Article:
Posted February 26, 2017, updated March 2.
Last weekend, while we were working on the radio telescope (reinstalling the antenna feed at the focus), we also spent a few hours participating in the ARRL DX CW contest. This is an annual ham radio contest sponsored by the ARRL, done in two parts. In February (this month) is the contest for using Morse Code (CW). In March is the contest for using voice. The goal is for hams in the continental U.S. and Canada to contact hams everywhere else, and vice versa. We used our ham radio station at the site, which includes a 100 watt transceiver, an antenna tuner, and a folded dipole suspended above the communications trailer. For sending code we used just a straight traditional key.
We succeeded in making 27 contacts with 18 overseas DX locations. These are the places we contacted:
Antigua & Barbuda
Turks & Caicos Islands
U.S. Virgin Islands
A31MM in Tonga was a nice surprise, and was our longest-distance contact, at 6600 miles. Tonga is in the western Pacific, north of New Zealand. That and D4C in Cape Verde (about 4500 miles distance) took some patience and skill, but they were worth the effort as those are not common DX to work.
We mostly used the 15-meter band, which had good propagation openings to the Caribbean and across the equator. If you look on a globe or world map, Tonga and Cape Verde are across the equator from Colorado. That suggests we benefitted from Trans Equatorial Propagation (TEP). We managed to hear one station in Europe, in Poland, but couldn’t make the contact. 20 meters was heavily crowded with domestic stations (which we couldn’t contact in this contest), and so we didn’t use that band much. The 10-meter band was open enough that we made our Chile contact there. On Log Book of the World, which we need for the DXCC award, we received so far 12 confirmations:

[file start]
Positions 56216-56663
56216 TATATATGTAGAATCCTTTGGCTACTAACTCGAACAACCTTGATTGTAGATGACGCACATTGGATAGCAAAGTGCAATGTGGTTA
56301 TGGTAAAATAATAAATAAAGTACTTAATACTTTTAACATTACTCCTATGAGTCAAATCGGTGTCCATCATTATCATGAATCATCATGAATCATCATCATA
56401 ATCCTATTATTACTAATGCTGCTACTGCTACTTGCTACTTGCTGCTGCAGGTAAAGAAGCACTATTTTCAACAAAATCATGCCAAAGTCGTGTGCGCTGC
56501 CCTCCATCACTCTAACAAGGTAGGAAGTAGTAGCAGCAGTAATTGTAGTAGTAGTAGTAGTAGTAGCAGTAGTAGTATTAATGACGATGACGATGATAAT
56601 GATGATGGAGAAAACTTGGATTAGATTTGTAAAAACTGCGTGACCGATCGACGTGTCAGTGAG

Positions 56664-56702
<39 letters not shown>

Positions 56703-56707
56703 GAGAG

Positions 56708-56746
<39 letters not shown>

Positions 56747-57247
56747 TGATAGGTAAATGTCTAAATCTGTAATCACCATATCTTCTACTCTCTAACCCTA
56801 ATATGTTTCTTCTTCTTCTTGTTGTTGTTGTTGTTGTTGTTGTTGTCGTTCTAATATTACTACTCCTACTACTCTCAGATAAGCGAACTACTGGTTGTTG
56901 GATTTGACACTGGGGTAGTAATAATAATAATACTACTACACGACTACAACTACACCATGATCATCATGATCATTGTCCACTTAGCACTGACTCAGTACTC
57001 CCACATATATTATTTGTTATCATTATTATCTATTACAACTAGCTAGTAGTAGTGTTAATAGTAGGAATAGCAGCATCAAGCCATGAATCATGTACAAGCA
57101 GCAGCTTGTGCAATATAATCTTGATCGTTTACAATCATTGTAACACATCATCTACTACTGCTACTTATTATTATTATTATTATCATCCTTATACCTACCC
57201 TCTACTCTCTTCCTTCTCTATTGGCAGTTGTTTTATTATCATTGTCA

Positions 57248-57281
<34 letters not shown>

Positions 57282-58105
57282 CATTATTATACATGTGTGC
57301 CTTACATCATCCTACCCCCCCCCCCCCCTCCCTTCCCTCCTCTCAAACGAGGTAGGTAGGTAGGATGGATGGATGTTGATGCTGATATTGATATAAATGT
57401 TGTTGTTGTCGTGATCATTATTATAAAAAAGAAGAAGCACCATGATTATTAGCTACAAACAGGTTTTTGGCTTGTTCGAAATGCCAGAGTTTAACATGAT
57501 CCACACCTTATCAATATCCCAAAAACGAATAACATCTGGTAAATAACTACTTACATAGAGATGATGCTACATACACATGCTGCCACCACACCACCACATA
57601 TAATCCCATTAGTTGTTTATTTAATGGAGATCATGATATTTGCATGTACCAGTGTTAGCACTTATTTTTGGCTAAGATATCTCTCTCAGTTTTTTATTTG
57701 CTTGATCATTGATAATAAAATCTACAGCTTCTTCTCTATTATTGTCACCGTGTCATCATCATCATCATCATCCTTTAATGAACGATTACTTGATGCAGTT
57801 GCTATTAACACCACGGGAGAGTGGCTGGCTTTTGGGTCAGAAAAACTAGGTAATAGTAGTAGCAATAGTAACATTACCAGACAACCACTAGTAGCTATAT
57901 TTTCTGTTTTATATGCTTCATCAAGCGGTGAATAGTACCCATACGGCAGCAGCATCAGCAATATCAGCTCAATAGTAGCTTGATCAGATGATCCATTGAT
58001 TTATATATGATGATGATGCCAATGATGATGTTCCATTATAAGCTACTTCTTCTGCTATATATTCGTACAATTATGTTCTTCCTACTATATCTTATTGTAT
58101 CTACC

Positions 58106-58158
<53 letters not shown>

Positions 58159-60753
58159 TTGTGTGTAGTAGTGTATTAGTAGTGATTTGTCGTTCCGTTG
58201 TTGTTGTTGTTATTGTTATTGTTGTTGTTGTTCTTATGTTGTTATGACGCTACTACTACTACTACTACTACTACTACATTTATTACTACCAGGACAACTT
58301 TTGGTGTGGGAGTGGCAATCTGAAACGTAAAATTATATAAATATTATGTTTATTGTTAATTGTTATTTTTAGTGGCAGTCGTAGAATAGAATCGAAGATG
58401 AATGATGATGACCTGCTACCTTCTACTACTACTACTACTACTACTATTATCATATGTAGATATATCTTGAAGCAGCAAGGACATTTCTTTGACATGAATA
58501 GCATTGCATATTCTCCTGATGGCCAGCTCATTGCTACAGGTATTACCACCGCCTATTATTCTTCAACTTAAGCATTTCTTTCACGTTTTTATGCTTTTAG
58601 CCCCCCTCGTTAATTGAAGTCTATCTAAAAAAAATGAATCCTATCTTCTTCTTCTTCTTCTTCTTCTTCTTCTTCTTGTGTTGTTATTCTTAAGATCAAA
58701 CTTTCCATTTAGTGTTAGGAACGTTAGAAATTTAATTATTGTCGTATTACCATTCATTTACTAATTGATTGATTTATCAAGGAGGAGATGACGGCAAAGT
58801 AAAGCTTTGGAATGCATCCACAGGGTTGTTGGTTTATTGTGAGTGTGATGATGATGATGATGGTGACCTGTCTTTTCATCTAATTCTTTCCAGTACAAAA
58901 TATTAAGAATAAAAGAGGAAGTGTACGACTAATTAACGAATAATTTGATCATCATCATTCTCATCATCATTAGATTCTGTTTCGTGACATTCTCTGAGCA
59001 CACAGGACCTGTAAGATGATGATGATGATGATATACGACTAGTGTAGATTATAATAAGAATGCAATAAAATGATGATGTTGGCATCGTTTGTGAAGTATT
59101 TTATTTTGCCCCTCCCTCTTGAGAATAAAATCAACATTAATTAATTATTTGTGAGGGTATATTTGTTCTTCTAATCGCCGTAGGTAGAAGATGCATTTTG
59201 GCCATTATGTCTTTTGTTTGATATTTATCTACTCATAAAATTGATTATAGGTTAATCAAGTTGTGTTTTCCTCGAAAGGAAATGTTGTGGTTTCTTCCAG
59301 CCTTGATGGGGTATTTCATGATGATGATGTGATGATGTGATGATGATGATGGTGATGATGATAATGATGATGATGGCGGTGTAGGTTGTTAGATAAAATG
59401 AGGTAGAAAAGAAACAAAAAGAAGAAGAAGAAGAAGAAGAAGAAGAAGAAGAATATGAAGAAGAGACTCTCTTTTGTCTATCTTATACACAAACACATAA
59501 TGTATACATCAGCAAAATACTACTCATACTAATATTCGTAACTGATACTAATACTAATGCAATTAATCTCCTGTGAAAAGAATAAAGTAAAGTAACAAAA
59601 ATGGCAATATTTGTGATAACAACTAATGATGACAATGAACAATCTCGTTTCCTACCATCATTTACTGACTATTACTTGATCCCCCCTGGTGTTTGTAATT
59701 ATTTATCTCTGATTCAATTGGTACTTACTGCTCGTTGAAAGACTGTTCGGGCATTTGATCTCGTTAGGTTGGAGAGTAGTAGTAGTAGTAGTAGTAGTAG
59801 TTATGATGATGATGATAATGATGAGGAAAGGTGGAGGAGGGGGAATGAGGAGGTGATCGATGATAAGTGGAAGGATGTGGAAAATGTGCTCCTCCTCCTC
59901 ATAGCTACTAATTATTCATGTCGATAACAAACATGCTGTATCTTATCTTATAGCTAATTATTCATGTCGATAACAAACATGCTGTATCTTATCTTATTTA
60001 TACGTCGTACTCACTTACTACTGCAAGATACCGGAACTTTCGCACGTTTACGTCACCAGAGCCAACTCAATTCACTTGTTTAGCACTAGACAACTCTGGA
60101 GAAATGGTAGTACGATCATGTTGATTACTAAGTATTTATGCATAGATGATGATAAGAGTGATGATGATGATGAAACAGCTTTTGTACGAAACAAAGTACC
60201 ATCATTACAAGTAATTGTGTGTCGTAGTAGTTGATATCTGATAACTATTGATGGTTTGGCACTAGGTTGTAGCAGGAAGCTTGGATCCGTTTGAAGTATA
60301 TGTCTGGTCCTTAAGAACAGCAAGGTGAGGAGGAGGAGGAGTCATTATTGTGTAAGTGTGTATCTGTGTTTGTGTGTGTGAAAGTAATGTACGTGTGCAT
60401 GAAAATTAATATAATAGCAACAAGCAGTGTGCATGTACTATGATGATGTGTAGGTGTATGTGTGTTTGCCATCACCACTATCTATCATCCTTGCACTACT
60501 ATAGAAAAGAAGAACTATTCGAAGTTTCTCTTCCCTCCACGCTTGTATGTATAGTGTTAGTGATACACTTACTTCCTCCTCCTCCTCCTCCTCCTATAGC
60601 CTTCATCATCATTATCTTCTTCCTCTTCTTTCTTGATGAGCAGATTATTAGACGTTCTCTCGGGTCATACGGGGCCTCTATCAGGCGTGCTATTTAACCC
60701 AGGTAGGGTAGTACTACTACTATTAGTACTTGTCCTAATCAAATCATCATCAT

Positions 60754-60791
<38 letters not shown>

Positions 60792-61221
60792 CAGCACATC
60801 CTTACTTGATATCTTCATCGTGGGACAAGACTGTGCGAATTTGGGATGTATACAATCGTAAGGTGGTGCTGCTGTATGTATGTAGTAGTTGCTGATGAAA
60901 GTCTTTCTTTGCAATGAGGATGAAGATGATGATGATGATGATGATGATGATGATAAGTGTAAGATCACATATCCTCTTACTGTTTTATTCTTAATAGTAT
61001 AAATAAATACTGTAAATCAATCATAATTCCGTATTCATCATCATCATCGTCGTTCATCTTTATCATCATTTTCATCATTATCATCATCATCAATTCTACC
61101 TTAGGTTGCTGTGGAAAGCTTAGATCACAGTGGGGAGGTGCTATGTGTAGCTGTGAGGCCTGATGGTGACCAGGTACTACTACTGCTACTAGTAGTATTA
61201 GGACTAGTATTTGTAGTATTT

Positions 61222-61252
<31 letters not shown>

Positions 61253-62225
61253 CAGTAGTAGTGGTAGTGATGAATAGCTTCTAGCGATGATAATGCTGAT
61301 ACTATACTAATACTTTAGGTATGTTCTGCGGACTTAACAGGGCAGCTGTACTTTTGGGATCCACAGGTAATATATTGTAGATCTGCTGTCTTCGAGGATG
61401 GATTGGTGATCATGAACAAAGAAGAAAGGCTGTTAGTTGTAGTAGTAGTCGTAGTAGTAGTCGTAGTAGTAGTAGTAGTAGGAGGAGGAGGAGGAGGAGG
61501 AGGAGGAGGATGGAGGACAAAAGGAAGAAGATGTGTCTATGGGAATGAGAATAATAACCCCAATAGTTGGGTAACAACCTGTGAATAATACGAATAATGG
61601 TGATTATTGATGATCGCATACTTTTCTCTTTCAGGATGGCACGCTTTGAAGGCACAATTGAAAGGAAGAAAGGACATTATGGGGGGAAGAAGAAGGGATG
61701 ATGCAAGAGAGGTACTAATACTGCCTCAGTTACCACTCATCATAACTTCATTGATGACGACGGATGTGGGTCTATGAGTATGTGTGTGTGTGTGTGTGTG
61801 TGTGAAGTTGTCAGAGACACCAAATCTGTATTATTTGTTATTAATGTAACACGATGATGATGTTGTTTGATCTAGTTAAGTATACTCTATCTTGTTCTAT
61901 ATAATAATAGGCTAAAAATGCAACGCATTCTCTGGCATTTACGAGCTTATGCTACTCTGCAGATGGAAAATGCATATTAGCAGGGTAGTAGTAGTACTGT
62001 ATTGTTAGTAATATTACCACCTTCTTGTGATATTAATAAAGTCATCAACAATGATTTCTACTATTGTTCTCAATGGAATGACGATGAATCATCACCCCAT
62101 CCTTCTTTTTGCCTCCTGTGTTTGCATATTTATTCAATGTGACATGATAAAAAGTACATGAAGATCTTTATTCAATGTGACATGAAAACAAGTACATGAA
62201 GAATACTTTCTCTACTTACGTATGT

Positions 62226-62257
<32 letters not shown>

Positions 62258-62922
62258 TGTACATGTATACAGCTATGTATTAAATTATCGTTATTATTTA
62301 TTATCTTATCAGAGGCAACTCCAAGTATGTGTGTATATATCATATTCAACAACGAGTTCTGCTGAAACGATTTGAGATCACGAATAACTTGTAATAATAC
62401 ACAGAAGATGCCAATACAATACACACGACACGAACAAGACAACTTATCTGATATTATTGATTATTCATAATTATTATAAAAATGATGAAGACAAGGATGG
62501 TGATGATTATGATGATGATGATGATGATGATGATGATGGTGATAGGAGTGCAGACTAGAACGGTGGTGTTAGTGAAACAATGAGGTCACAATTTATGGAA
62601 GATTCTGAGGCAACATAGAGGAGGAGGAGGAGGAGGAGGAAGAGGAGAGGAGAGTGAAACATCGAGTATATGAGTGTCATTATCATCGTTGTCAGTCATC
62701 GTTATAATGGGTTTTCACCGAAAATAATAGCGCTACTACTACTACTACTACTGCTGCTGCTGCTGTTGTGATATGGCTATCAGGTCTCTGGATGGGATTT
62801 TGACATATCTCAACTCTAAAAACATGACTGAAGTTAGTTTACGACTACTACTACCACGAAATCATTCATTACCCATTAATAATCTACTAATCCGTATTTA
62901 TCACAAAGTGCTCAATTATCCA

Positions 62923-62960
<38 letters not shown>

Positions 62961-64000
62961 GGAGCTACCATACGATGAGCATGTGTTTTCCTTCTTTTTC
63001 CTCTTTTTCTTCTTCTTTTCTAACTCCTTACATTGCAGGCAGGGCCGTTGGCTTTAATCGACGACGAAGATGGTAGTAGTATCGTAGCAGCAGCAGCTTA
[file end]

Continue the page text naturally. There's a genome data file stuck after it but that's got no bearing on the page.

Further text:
Cape Verde D4C
Costa Rica TI5W
Hawaii KH6LC, WH7W
Turks & Caicos Islands VP5K
U.S. Virgin Islands KP2M
I expect most 0f the rest of our contacts will confirm on Log Book of the World in the near future, as this sort of contest is commonly used to achieve credits toward DXCC.
We also started to receive confirmations on eQSL as well. See the accompanying card images bel0w.
These contests are generally fun and good learning experiences. We can participate in more in the future. I will be happy to help anyone in the group take part while we are at the site. Contests can help develop good ham skills – including developing good operator practices and learning first-hand how propagation can change during the day across the bands. You can be at any experience level, including beginner. With some experience, you may find yourself developing some strategies. Contests also can be fun geography lessons. You can contact hams in so many different places, including places you didn’t know about.
73, Gary WA2JQZ